Today500
31,000
62,000
94,000
128,000
1516,000
1832,000
2164,000
24128,000
27256,000
30512,000
331,024,000
362,048,000
394,096,000
428,192,000
4516,384,000
4832,768,000

So if the rate continues doubling every 3 days, in forty-seven days the whole population of 25m could be infected. We are talking end of May. It is not as simple as this, but you get the picture.

Trump has resisted testing because he does not want the true numbers published. Read this article to see how FDA stalled testing. Other countries including Australia, have restricted testing due to the availability of test kits. We have no idea what the real numbers are as many show no symptoms. Instead of 500 today, Australia may be up to day 12 or day 15.

Governments have cut back worldwide on the funding of medical research. All done in the name of capitalism. Leave it to the drug companies to invest in research and let them make the mega-profits. The drug companies are not going to work on something that is not a recognised need. Maybe we need to start investing in something like immunology that puts us in a better position when the next outbreak of a new disease hits us. Imagine having a process to develop a vaccine in a few weeks rather than a few years. Is it possible? Maybe if we fund someone like WHO to investigate, it might be. Drug companies respond to what is in front of them. We need to be ready for something we have not seen yet.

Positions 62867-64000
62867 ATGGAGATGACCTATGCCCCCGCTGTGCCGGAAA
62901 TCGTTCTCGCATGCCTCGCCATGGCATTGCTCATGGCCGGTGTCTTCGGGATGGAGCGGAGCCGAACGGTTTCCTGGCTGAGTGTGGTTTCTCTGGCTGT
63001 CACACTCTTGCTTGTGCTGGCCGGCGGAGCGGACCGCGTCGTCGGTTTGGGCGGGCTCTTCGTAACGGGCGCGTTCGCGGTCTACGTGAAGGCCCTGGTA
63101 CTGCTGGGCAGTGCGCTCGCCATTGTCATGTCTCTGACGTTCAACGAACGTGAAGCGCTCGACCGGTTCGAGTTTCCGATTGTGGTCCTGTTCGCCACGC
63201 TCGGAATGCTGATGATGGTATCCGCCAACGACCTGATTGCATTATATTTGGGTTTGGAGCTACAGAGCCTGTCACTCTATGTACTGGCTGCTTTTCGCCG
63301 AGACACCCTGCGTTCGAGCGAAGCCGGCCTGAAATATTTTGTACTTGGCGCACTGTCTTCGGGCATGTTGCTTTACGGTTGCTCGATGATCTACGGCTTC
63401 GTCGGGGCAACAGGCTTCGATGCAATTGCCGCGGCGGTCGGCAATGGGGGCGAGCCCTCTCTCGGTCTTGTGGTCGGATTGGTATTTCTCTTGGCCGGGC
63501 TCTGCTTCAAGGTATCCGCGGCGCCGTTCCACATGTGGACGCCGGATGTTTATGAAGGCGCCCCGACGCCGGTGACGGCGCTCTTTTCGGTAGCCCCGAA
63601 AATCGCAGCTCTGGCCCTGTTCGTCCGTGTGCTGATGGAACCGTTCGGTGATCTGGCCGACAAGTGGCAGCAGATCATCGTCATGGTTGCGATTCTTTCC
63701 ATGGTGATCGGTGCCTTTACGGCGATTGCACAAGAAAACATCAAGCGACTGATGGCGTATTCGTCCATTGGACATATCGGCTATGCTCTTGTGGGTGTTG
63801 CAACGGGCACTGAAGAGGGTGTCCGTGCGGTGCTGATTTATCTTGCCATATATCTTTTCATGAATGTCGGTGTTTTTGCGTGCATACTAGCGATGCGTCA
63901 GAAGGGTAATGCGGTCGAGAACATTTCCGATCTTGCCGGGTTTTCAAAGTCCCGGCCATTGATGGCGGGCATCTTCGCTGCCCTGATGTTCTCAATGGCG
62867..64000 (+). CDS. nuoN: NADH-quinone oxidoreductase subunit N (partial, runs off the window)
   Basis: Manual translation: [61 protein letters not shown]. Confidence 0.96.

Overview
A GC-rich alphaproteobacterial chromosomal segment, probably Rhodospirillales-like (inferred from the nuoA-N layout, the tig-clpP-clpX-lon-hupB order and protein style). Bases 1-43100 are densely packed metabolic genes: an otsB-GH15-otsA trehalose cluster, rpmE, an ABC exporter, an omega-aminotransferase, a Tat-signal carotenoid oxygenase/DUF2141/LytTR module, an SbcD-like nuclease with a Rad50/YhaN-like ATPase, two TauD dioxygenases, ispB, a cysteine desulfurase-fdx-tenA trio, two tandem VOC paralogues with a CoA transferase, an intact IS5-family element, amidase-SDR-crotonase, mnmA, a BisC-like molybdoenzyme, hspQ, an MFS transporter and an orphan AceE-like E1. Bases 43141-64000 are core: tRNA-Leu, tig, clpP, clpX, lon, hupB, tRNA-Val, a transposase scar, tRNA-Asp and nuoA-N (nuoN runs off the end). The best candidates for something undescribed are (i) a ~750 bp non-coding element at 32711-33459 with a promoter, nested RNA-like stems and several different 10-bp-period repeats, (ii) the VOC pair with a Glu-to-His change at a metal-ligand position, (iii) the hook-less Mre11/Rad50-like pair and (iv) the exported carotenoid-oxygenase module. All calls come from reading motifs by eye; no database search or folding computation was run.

Finally one implication I read about recently. With so many people self-isolating, there are only so many books you can read or series to binge-watch. Anticipate a baby boom around Christmas.

Our world is going to change in many ways after this pandemic. I have touched on a few. Many of those changes will be for the better. The silver lining I guess.

1 Comment

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  1. Geoff Hermon

    It would be interesting to see additional stats to see what percentage of those contracting the Disease die or are seriously I’ll.
    How many recover without symptoms.
    What are the age demographics. Which countries and or companies are working on a cure?
    You are absolutely correct with regard to manufacturing. Our country manufactures so few items the day will come when the solution to a problem we are facing will be withheld by another country as there need may take priority.